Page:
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Thursday, September 9, 2010

Sometimes words are worth 1000 Pictures.

I spend a lot of my time on the water with people taking photos and video in hopes to share them around and get people excited about paddling, however last night was different. It was our last Wednesday Night Clinic of the season at Folsom Lake. The clouds were ominous and the wind was building. We had a medium size group of people, and everyone was at a different skill level. So I tried my best to work with everyone one on one. I really tried to do my best to meet them where they are at and give them a little something to work on in order to progress their skills. So some worked on rolling, some on edging, some on sculling, and then there was Ken. He is brand new to paddling, and is like a sponge when it comes to learning about kayaking. He has a few physical limitations but his gun-ho attitude makes up for his lack of flexibility. So last night he wanted to work on self rescues. So I started off by showing his a basic paddle float reentry. Then he tried and was able to hop back into his boat. After 15 minutes or so a man that was nervous about tipping over was trying anything and everything he could think of in order to swamp his boat and get back in. After about a hour of skills practice the wind had started to blow pretty hard and the waves were starting to build up off the point, so I decided to take the group out to practice boat control in the wind. (Secretly I wanted to catch some surf rides in my Illusion but don't tell them that:) So as we head out everyone jets off into the wind and waves except Ken and myself. Ken looks over at me, his eyes wide as saucers and says, "You are going to stay close right?" I reassure him and then we paddle off. After about 10 minutes of slogging into the wind I look over at Ken. His face was lit up like a kid on Christmas Morning. He didn't think he would be paddling in conditions like that for at least a year. Then the real fun began when I turned everyone around, drop their skegs and start paddling back to the launch. I had these simple instructions, "When you feel your bow drop down on the wave, paddle like hell and catch a ride." So everyone paddled off including Ken. After taking a few strokes Ken catches his a ride and zooms off. He first ever surf. For those of you remember the feeling of your first surf ride, you know the rush that comes along with it. So after that we pull back into the cove just in time to witness an amazing sunset. The perfect way to end our Wednesday Night Clinic series.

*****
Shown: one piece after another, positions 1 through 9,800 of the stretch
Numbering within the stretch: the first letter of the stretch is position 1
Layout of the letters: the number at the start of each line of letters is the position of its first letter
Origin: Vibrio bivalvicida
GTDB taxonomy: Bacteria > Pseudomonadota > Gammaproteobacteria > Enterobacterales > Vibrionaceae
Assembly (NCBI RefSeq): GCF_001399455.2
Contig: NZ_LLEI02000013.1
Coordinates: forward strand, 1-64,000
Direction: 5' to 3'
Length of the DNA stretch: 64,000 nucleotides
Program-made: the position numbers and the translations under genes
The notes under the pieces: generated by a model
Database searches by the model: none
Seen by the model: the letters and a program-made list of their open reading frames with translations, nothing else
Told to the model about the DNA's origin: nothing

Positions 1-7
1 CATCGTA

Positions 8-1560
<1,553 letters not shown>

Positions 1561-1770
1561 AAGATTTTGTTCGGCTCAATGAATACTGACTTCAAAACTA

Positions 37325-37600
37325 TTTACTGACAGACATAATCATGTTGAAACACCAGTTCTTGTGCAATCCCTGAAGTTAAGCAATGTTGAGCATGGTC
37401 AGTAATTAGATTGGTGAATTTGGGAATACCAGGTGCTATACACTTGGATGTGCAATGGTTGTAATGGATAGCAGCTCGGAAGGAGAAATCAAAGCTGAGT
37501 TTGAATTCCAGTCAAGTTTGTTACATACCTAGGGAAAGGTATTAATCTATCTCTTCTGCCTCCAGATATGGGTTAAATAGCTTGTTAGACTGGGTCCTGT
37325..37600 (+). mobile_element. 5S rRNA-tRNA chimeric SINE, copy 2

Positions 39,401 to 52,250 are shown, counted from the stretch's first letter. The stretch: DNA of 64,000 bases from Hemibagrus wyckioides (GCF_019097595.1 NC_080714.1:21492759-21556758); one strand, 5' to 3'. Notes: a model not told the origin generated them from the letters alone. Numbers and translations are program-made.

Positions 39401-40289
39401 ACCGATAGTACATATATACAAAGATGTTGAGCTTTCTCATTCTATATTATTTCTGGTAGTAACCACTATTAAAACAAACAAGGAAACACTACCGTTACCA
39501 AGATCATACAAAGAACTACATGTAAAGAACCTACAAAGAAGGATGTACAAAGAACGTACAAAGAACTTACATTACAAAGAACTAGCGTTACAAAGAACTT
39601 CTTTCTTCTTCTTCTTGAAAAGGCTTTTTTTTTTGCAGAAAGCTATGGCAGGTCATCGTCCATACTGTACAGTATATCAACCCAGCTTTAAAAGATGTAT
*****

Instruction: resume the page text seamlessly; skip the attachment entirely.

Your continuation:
So after the clinic last night I was flying high on the feeling of a job well done. I always enjoy my time on the water teaching and paddling with friends, but when I get an email like this, it serves as a reminder that what I do for a job is having lasting impacts on peoples lives. For that Ken I'm so much more grateful to you than you will ever be of me. Thanks for the kind reminder of why I do what I do. Despite the economy, despite hours, despite the pay, I get to make a impact in peoples lives and that makes my job the best one in the world for me.

Please read on to hear the Email that Ken sent me about his time on the water with us.

Dan Arbuckle

Hi Dan,

You played a huge role in making a dream come true for me yesterday; I thank you so very much. I now own an adequate number of physical items to begin kayaking but, they would not really be any real value without the coaching you have provided by way of Penguin Paddlers. Me being one who is concerned about basic safety; wanting to be able to climb back into the boat unassisted, I now feel I’ve crossed the line where I can begin enjoying the type of kayaking I want to do. Then, after all the coaching, to have been guided out into the hard wind and rolling little waves of that huge lake was an experience that just brought it all together for me. I feel I’m ready to do this now in a way that is a step beyond just lazy meandering in warm, still water. Yeehah! Being out in the wind and waves at sunset with the spectacular cloud formations was so intensely beautiful. I’m alive again!

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